- to identify balanced inclusion levels of live HI larvae (in substitution of a conventional protein source, i.e. SBM) into diets tailored to slowgrowing chickens, based on the growth and slaughtering performances;
- to assess the bird welfare status, evaluating the behavior by means of video recording camera and analyzing stress biomarkers in feces;
- to assess the role of HI larvae bioactive compounds (i.e. chitin) on chicken gut health-related parameters by means of innovative metagenomics methodologies;
- to evaluate the poultry meat quality by means of physical-chemical, proteomic and in vitro digestibility analyses;
- to assess the consumer expectations and preferences associated to poultry meat sensory panel evaluation;
- to enhance public knowledge, awareness, sensitiveness and active participation towards environmental and animal welfare issues, in compliance with the EU legislation on Circular Economy and animal wellbeing;
- to contribute to policy making via research on the ongoing debate on frass and ‘bio-insects’.
The SUSFOOD2 and CORE ORGANIC Call is related to the sustainability of food systems that are defined as “A food system that supports food security, makes optimal use of natural and human resources, and respects biodiversity and ecosystems for present and future generations, and which is culturally acceptable and accessible, environmentally sound and economically fair and viable, and provides the consumer with nutritionally adequate, safe, healthy and affordable food”. Considering this definition, our proposal excellently fits with the objectives and strategies indicated in the Call since, adopting a multidisciplinary approach, Poultrynsect intends to focus on the valorization of organic wastes (efficient use of natural resources and processes, improved nutrient recycling techniques) and production of high value products (provides the consumer with nutritionally adequate, safe, healthy and affordable food) using insect larvae and exalting the concept of the circular economy (optimal use of natural and human resources).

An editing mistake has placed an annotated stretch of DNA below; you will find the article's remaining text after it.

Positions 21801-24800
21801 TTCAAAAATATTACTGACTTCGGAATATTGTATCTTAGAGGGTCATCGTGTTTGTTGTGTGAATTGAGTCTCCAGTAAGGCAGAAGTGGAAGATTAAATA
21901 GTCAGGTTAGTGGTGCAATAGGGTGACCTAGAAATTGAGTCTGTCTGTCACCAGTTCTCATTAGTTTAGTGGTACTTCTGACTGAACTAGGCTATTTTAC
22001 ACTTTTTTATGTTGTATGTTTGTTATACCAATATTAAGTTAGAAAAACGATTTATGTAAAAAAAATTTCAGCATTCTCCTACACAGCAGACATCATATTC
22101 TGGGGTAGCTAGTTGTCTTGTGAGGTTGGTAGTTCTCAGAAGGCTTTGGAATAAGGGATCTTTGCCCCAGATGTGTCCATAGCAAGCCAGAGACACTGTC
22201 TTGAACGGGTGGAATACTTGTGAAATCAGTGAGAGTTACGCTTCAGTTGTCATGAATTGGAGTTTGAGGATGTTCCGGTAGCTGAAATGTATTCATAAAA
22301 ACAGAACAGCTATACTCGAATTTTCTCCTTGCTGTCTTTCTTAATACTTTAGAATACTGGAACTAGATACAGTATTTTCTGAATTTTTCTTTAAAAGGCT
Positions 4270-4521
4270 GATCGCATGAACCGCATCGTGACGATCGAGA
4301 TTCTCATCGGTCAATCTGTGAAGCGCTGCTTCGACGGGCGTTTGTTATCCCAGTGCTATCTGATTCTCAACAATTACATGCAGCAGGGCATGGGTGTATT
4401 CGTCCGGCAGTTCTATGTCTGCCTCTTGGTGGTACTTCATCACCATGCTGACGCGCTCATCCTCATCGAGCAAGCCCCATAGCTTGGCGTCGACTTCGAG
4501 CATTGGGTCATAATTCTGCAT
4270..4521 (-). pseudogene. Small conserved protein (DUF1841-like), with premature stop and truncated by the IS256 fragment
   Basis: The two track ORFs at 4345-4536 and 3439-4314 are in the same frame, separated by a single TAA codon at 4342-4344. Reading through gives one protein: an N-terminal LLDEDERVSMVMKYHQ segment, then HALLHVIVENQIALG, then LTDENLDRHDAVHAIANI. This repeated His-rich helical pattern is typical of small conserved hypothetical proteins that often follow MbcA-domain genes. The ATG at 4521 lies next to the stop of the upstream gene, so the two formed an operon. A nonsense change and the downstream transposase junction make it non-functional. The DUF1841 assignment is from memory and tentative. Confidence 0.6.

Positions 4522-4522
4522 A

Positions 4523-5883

Alexandratos, N., & Bruinsma, J. (2012). World agriculture towards 2030/2050: the 2012 revision. ESA Working Paper No. 12-03 June 2012.
 Cesari, V., Zucali, M., Sandrucci, A., Tamburini, A., Bava, L., & Toschi, I. (2017). Environmental impact assessment of an Italian vertically integrated broiler system through a Life Cycle approach. Journal of cleaner production, 143, 904-911.
 Spranghers, T., Ottoboni, M., Klootwijk, C., Ovyn, A., Deboosere, S., De Meulenaer, B.,& De Smet, S. (2017). Nutritional composition of black soldier fly (Hermetia illucens) prepupae reared on different organic waste substrates. Journal of the Science of Food and Agriculture, 97(8), 2594-2600.
 Suantika, G., Putra, R. E., Hutami, R., & Rosmiati, M. (2017, November). Application of compost produced by bioconversion of coffee husk by black soldier fly larvae (Hermetia Illucens) as solid fertilizer to lettuce (Lactuca Sativa Var. Crispa). In Proceedings of the International Conference on Green Technology (Vol. 8, No. 1, pp. 20-26).
 Fowles, T., & Nansen, C. (2020). Insect-Based Bioconversion: Value from Food Waste. In: E. Närvänen et al. (eds.), Food Waste Management. https://doi.org/10.1007/978-3-030-20561-4_12
 Poveda, J., Jiménez-Gómez, A., Saati-Santamaría, Z., Usategui-Martín, R., Rivas, R., & García-Fraile, P. (2019). Mealworm frass as a potential biofertilizer and abiotic stress tolerance-inductor in plants. Applied Soil Ecology, 142, 110-122.